On Oct. 23, 2017, U.S. District Court Judge Otis D. Wright II granted the Federal Trade Commission’s (FTC) request for summary judgment against a gold and silver marketing operation that allegedly cheated thousands of consumers out of their family trust and retirement savings.
In June of 2016, the FTC filed a complaint against the Defendants alleging that they marketed gold and silver as investments, but often failed to deliver the goods to the customer. The Defendants are Discount Gold Brokers and North American Discount Gold.com. The FTC alleged that the Defendants defrauded their customers by offering gold and silver at discounted prices, with zero commissions, fees, or expenses, and at zero percent above dealer cost, but the customers never actually received the gold and silver they purchased. The Defendants allegedly required up-front payment via check or wire and some consumers used their family trust or retirement savings to buy the precious metals, with individual orders ranging from $1,000 to $300,000. After paying thousands of dollars, hundreds of consumers reported that they never received their orders.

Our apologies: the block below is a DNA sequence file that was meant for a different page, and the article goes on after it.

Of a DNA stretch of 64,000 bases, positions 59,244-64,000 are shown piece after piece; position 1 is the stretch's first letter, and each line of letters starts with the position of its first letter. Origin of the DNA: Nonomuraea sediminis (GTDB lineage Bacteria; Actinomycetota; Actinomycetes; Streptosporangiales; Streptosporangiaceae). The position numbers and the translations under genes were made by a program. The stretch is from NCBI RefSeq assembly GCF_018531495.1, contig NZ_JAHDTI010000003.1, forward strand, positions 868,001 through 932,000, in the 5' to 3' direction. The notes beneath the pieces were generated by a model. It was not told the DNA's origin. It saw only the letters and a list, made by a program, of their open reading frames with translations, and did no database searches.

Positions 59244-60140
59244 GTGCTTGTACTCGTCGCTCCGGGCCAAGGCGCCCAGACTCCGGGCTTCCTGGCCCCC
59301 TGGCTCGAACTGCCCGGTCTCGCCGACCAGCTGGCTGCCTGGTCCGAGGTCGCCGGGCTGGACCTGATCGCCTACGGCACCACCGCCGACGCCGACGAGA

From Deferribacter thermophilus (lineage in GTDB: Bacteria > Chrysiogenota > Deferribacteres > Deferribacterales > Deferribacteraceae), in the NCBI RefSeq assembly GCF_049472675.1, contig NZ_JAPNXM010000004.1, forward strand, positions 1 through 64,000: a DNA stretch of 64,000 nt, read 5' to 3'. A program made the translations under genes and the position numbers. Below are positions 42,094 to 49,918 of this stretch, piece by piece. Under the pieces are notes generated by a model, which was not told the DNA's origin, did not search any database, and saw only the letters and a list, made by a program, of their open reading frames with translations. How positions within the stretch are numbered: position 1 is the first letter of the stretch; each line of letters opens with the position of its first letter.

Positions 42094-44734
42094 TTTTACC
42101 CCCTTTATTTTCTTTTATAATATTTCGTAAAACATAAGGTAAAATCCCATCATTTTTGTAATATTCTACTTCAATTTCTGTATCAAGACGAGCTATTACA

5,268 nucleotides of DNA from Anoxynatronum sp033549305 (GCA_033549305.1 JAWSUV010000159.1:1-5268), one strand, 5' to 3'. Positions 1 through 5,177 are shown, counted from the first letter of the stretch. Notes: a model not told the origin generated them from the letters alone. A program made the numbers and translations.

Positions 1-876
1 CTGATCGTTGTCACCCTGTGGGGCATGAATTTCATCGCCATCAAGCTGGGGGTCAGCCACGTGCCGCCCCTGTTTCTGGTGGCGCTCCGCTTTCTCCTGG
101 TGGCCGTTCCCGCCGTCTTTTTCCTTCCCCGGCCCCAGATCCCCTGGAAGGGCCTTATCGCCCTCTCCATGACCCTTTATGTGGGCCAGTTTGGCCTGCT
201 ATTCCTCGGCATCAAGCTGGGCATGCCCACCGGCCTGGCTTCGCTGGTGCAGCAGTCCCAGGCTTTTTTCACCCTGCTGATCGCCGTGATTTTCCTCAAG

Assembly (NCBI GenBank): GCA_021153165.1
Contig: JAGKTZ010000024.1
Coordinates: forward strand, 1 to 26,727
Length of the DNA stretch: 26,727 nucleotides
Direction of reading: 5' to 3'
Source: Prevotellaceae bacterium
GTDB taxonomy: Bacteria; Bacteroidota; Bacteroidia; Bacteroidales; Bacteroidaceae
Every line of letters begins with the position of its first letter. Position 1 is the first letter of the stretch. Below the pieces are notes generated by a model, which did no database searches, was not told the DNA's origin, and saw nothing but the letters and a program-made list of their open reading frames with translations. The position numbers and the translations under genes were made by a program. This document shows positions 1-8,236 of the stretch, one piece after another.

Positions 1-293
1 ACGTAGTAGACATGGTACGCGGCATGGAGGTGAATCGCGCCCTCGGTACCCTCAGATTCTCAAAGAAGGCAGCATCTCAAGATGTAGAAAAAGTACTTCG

Through the filing of its complaint, the FTC sought to recoup the money the Defendants stole from the customers through their scheme. The FTC charged the Defendants with violating the FTC Act and the FTC’s Mail, Internet or Telephone Order Merchandise Rule, which requires sellers soliciting orders via mail, internet, or phone to have a reasonable basis to expect that they can ship merchandise within any advertised time frame, or within 30 days if no specific time frame is promised. The Rule also requires that, when the promised shipping time cannot be met, the seller must obtain the buyer’s consent to a shipping delay or cancel the order and promptly refund payment for the unshipped merchandise.
On Oct. 23, 2017, Judge Wright issued a final judgment and order banning the Defendants from selling investment opportunities, misrepresenting any good or service, and violating the FTC’s Mail, Internet or Telephone Order Merchandise Rule. The order imposes a judgment of $6,526,559 against the Defendants, which represents their unjust gains between 2012 and 2014.
Beasley Allen handles a variety of fraud cases. If you have any questions about this article or even potential fraud cases, please feel free to contact Ali Hawthorne, a lawyer in our firm’s Consumer Fraud & Commercial Litigation Section, at email@example.com.
Source: Federal Trade Commission